designs that promote water conservation and sustainability in fire
suppressions systems. For example, one could incorporate a system that
re-circulates the water within the pipe of the water flow switch to
simulate the flow of one sprinkler in operation without discharging
water from the system. Another example might be to configure a fire pump
to re-circulate test water back to a tank or to collect fire pump test
water into a grey water reuse system.
However, with each opportunity come some challenges. Though fire
protection engineers should embrace "green" technologies, they must also
ensure the "green" technologies being incorporated into projects do not
compromise fire safety, especially in instances where such technologies
have yet to be incorporated into national building and fire codes.
Because of the unique aspects of these types of projects, a fire
protection engineer should be involved to ensure there is a balance
between the risks and benefits of new "green" technologies. Fire
protection engineers not only need to be cognizant of all the normal
fire protection concerns (i.e., fire suppression, fire detection,
exiting, etc.) associated with a project, but they also should
understand how to analyze and mitigate the potential adverse impact
"green" technologies may have on the overall safety of the occupants,
fire department operations, as well as any unintended consequences that
may be created.
To address these emerging trends, GSA fire protection engineers have
recently developed guidelines that address two roof-related issues:
application of bituminous asphalt and photovoltaic systems.
Roofing and waterproofing systems often utilize a hot application
process for tar, asphalt or other similar material and can pose a fire
risk given the proximity of combustible materials to the heating flame.
GSA's new guideline2 permits the use of diesel-powered
rubberized asphalt melters, so long as the flame is properly enclosed
and separated in the assembly, thus limiting the potential ignition of
combustible materials and mitigating the associated risks to an
Photovoltaic systems convert solar energy into electric energy
suitable for connection to a utilization load. However, these are high
voltage systems and could impact fire fighting operations. Therefore,
based on existing reference material,3 an installation
guideline was developed. This guideline addresses several factors
affecting safety (e.g., energized equipment, trip hazards, etc.) and
fire fighting operations (e.g., marking requirements, venting locations,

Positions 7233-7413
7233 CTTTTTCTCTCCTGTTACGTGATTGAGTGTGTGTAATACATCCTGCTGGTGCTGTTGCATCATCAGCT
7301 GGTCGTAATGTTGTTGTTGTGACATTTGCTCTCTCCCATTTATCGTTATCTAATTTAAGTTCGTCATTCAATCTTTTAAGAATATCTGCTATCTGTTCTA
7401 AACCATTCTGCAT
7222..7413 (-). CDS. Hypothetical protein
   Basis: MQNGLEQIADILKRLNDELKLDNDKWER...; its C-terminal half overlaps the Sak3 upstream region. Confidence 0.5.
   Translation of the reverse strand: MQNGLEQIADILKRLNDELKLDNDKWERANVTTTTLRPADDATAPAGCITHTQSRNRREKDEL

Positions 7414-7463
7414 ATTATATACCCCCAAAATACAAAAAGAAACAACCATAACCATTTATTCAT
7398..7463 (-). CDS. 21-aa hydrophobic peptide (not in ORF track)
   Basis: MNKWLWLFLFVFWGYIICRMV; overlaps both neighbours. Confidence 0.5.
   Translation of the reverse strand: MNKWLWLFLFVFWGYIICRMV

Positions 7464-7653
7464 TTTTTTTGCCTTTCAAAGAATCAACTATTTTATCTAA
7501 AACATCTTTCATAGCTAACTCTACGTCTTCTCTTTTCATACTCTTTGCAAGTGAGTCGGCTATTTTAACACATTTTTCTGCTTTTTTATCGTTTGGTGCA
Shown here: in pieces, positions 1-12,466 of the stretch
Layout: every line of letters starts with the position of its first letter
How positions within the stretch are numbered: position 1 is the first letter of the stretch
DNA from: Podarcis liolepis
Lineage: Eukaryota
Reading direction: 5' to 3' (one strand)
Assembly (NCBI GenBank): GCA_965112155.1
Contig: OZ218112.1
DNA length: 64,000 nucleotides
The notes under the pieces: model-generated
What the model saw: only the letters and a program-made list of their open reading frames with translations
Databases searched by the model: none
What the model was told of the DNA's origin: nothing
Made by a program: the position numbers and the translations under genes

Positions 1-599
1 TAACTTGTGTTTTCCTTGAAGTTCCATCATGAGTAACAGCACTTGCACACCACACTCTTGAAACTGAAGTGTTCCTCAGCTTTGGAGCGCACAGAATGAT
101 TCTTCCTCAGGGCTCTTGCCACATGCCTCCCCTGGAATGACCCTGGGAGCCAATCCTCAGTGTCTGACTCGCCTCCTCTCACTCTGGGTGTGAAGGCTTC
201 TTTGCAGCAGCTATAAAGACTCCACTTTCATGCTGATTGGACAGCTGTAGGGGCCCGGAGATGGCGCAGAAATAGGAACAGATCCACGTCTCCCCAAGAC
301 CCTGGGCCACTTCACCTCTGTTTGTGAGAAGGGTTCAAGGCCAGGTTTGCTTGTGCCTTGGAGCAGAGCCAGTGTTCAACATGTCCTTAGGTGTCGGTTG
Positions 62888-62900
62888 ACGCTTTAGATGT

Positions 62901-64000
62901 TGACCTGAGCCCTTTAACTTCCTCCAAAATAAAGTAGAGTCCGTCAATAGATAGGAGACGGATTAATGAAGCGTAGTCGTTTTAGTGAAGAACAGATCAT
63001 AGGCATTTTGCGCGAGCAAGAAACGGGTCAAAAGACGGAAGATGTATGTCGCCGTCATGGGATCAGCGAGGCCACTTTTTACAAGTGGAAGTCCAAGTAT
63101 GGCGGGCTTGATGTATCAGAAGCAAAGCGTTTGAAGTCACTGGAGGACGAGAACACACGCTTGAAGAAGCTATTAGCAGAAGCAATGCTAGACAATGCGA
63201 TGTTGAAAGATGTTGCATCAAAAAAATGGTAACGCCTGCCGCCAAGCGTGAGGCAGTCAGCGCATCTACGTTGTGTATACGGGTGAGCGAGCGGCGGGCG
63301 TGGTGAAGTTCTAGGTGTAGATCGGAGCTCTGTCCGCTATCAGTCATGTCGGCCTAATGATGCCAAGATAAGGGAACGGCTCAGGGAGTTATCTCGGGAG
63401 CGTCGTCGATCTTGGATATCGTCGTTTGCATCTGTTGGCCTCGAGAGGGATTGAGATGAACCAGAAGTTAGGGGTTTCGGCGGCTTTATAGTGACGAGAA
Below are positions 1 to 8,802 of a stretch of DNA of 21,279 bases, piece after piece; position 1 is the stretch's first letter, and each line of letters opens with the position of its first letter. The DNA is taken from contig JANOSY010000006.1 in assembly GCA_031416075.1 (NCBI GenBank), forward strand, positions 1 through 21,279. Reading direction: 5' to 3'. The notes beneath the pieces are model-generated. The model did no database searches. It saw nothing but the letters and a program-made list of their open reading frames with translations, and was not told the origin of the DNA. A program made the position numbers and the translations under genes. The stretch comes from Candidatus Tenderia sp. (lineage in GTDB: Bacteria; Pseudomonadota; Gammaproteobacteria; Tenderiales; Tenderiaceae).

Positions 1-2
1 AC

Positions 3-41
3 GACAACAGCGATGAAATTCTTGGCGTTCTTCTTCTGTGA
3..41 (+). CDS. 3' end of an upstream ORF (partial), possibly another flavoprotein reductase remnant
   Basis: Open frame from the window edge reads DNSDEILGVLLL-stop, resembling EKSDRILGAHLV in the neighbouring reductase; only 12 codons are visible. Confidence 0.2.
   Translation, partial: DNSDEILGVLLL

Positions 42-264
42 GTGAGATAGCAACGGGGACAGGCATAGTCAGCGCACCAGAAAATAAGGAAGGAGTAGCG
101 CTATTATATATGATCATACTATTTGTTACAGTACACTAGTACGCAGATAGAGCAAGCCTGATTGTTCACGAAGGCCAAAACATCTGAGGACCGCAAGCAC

GSA is also exploring the emerging and unique energy-saving trend of
vegetative facades. One of GSA's cutting edge "green" modernization
projects proposes a vegetative facade curtain wall system on a 17-story
high-rise building. The vegetative facade can respond to seasonal
changes, providing shading in the summer and heat and light during
winter months. GSA and the design team fire protection engineers are
evaluating the fire protection and suppression alternatives to use with
this cutting edge facade approach.
Additional Information on Recovery Act Projects
Anyone interested in obtaining the latest information on ARRA projects should visit websites www.recovery.gov and www.gsa.gov/recovery.
These sites also include information pertaining to getting a contract
for ARRA work, prerequisites for becoming a Government contractor, and
obtaining a GSA Schedule contract. It should also be noted that GSA also
advertises all federal contracting opportunities at www.fedbizopps.gov.
Any firm that currently does not hold a GSA contract can still
participate by seeking subcontracting opportunities with current
companies that are under contract. Subcontracting opportunities
currently exist within the Blanket Purchase Agreements covering GSA's
own ARRA spending.
Dave Frable is with the U.S. General Services Administration
"Facilities Standards for the Public Buildings Service," U.S. General Services Administration, Washington, DC, 2005.
The Society of Fire Protection Engineers (SFPE) was established in 1950 and incorporated as an independent organization in 1971. It is the professional society representing those practicing the field of fire protection engineering. The Society has over 4,600 members and 100 chapters, including 21 student chapters worldwide.